Welcome to Media Insider, PR Newswire’s round up of journalism, blogging and freelancing stories from the week.
With so many announcements about newsroom layoffs this year, it’s reassuring to see one organization go off trend. The Washington Post, after a year profitability and growth, will be adding more than 60 journalist jobs, reports Politico. The news organization plans to make investments in mobile video, add a “rapid-response” investigative team, and expand its breaking news team — all of which will provide the opportunity for job increases. The Post plans to have much of the hiring done by the end of the first quarter 2017.
The 6 Big Shifts in Social Media in 2016 (MediaShift)
Social media continued to shape the way news was shared and discussed in 2016, according to MediaShift, which recently published the six biggest developments and changes in social media from the past year. Fake news and the need to verify information obviously made the “year-in-review” list. Another big shift on the list: live video. Between Facebook, the success of Snapchat, Vine’s death and resurrection, and Instagram taking on Snapchat-like qualities, it’s sure to be a trend that will continue in 2017.
Disney-ABC Television Group is teaming up with Snapchat to reach millennials with the launch of a new Snapchat series. Watch Party: The Bachelor, will debut Jan. 3, and will feature celebrities, comedians, fans, and former show personalities as they watch and joke about The Bachelor’s 21st season premiere, reports AdWeek. The series for Snapchat’s Discover Channel will be the first of many that will roll out in 2017, as a result of the deal.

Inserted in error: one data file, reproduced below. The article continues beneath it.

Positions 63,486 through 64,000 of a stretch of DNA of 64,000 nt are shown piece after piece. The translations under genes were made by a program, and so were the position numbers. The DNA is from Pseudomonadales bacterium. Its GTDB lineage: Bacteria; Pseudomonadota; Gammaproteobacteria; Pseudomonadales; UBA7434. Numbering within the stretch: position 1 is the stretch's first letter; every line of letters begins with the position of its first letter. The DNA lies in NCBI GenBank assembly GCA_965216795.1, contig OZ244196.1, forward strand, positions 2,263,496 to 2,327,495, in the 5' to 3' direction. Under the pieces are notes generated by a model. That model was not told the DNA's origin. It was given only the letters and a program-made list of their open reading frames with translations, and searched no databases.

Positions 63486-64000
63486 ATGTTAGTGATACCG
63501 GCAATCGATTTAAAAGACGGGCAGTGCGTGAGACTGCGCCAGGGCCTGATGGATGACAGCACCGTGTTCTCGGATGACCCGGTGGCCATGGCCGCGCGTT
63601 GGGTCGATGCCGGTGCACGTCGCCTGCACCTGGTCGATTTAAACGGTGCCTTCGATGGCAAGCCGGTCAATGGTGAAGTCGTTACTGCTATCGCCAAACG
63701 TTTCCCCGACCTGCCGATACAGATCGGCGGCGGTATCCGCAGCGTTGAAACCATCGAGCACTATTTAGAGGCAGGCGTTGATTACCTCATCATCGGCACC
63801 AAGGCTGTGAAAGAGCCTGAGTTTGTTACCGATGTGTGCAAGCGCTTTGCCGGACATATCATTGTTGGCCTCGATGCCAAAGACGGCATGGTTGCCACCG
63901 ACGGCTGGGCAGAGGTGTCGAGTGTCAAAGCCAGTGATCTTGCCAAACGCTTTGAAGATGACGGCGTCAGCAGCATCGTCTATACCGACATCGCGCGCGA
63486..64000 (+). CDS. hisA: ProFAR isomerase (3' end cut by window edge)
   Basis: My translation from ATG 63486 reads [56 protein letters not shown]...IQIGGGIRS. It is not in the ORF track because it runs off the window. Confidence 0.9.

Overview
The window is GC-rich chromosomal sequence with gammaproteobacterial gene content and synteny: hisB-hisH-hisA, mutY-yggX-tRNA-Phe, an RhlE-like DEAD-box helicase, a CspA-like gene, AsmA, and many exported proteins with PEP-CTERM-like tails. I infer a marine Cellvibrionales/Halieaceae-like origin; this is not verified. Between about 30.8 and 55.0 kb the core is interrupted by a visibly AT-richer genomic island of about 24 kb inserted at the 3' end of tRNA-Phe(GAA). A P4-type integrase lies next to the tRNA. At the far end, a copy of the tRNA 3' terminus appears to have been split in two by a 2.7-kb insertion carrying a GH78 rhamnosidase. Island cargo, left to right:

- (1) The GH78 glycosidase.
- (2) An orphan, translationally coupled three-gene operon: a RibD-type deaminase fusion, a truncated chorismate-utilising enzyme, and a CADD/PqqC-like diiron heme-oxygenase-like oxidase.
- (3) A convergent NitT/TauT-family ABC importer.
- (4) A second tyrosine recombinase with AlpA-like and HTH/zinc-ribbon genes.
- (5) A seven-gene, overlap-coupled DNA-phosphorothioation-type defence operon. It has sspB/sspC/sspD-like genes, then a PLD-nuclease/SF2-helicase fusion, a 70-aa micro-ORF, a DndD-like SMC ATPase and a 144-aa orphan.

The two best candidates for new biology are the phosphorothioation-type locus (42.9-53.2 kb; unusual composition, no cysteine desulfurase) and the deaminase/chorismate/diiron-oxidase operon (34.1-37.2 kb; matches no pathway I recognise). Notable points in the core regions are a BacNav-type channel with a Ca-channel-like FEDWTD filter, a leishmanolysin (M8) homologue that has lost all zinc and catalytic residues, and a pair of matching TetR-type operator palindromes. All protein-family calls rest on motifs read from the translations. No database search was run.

Kids Board the Podcast Train (NiemanLab)
With 2017 literally a couple of days away, it’s not unusual to see content about predictions for the new year. In NiemanLab’s Predictions For Journalism 2017, kids podcasts are predicted to go mainstream. Libby Bawcombe, a senior visual product designer at NPR, says that media and influencers “continue to explore the benefits for kids of listening to podcasts.” Additionally, she suggests that the behavioral changes, discoverability, and user interfaces will all influence the likely rise of kids’ podcasts, now that adults have caught on to the trend.
The U.S. election is the editors’ pick for the year’s biggest news story, according to the annual AP poll to editors and news directors, reports FishbowlDC. This pick doesn’t come as a surprise with all the investigations, spectacle and scandal — not to mention the “punditry and obsessive poll analysis that ultimately turned out to be wrong.” A link to the list reveals that Brexit was selected as the number two story, with black men killed by police listed as number three.
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Tabresha B. Langham is a Customer Content Specialist with PR Newswire. She also is a social media junkie, foodie, music fiend and lover of SEC Football (War Eagle!). Tune into her insights as a social curator at @PRNmedia, or follow @TabreshaL